Review Of Do The Right Thing By Spike Lee

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The film Do the Right Thing (1989), director Spike Lee, tells the story of a mostly black community in Brooklyn. The plot follows 25-year-old pizza delivery man Mookie (played by Spike Lee) trough the hottest day of the year. Mookie has a sister and a son with his girlfriend. He knows he’s not gona work at the pizzeria for the rest of his life and that’s why he lacks the ambition. In an infamous neighbourhood in Brooklyn, where the story is playing out there are a few distinctive characters - Da Mayor (played by Ossie Davis), the local drunk; Mother Sister (played by Ruby Dee), who watches the neighbourhood from her window; Radio Raheem (payed by Bill Nunn), who never goes anywhere without his boombox. In Bedford-Stuyvesant, even though the …show more content…

A comment made by one of Mookie’s friends – Buggin’ Out asking the owner Sal why there are no “brothers” on his Wall of Fame. The wall is full with framed pictures of famous Italian Americans. Sal’s response is that it’s his restaurant so he can do whatever he wants. This sparks up the huge argument that will later lead to the death of Mookie’s friend Raheem by a police officer and the destruction of the restaurant. In a review written by Roger Ebert on June 30th, 1989 – the day the film opened for a wide audience after being premiered during Cannes Film Festival in May – he simply states that the film is controversial. In 2009, Ebert says that Do the Right Thing should’ve gotten an Oscar for best picture. The film created lots of conversation – viewers and critics thought its message will only create trouble and that it pushed the lines of political correctness. Part of the black community after seeing the film stated that it represented black people badly even though Spike Lee’s world in the film shows a mostly quiet neighbourhood with a sense of community. That was far from the image …show more content…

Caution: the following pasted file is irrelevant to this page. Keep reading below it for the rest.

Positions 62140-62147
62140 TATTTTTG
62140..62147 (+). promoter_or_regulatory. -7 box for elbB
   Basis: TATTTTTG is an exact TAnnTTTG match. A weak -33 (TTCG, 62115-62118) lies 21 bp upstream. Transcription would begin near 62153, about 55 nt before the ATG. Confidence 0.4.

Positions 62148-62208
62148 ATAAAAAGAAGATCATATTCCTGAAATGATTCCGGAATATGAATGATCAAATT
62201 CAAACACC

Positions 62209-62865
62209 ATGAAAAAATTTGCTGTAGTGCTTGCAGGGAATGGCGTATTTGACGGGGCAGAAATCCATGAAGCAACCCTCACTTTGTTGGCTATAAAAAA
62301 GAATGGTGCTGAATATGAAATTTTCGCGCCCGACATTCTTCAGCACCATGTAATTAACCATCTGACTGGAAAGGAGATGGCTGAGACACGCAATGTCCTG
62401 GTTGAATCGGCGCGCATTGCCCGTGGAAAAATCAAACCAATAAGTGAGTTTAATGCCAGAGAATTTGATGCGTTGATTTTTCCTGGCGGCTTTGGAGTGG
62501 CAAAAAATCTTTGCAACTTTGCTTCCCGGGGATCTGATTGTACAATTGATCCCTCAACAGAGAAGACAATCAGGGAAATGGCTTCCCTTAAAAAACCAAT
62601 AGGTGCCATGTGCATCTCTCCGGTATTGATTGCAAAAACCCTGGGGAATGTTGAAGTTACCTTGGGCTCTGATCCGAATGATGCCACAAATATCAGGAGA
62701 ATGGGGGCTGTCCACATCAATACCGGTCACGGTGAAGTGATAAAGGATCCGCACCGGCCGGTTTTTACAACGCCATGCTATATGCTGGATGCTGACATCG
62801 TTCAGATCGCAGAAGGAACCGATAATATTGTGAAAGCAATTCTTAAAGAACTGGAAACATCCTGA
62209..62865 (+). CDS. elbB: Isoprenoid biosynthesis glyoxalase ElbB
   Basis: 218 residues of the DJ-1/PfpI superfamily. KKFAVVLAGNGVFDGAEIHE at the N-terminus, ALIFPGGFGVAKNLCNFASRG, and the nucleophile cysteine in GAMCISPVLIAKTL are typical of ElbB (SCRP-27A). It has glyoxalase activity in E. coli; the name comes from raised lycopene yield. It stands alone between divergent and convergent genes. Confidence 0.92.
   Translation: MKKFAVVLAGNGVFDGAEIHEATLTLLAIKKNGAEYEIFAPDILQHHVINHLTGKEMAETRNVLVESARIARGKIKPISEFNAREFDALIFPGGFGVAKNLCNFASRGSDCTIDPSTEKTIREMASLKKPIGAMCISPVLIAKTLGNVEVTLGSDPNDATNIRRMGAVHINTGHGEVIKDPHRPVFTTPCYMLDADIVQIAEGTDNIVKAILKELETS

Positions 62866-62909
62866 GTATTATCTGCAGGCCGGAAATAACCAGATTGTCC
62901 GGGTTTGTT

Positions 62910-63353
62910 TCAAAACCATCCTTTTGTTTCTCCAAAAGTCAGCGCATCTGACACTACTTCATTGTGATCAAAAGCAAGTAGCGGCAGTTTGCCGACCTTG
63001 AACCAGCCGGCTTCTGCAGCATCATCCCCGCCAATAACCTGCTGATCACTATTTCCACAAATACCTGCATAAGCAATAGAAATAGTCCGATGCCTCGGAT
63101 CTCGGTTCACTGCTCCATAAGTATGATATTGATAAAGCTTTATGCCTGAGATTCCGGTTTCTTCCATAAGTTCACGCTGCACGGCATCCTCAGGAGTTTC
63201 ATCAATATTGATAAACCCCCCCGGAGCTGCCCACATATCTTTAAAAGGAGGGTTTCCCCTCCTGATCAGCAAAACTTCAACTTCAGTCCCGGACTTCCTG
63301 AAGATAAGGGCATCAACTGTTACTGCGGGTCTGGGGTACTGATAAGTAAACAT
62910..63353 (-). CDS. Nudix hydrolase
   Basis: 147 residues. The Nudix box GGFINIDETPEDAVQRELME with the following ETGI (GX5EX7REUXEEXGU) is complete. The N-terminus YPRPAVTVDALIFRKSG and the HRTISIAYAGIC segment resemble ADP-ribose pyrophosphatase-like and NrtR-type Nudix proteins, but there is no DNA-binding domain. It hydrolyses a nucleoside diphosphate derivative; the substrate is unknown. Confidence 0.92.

He is a mentally disabled man who sells hand drawn pictures of Malcom X and Martin Luther King. He is the one who comes into the restaurant after the carnage and sets it on fire. While the flames take over Smiley puts up a picture of the two civil rights leaders on the teared up Wall of Fame. Spike Lee also uses two quotes from the two men respectively at the end of his film. The first, from Martin Luther King Jr., speaks of nonviolence: "The old law of an eye for an eye leaves everybody blind." The second quote, from Malcolm X is something different: "I don't even call it violence when it's self-defense, I call it intelligence." That states a lot about the meaning of the film and especially what the film meant during the 80’s. Martin Luther King was prominent civil rights activist who preached nonviolent civil disobedience that was based on his Christian beliefs. Malcom X was an Imam (Muslim Priest) and after being imprisoned for larceny and breaking and entering he became one of the most influential men of his time. Completely different from Martin Luther King, he promoted black supremacy, advocated the segregation between black and white Americans, and rejected the civil rights movement for their striving for integration in America. Obviously completely different in their beliefs, still Spike Lee uses a picture of them shaking hands in the film and maybe that represents Mookie as a character. He is peaceful in the

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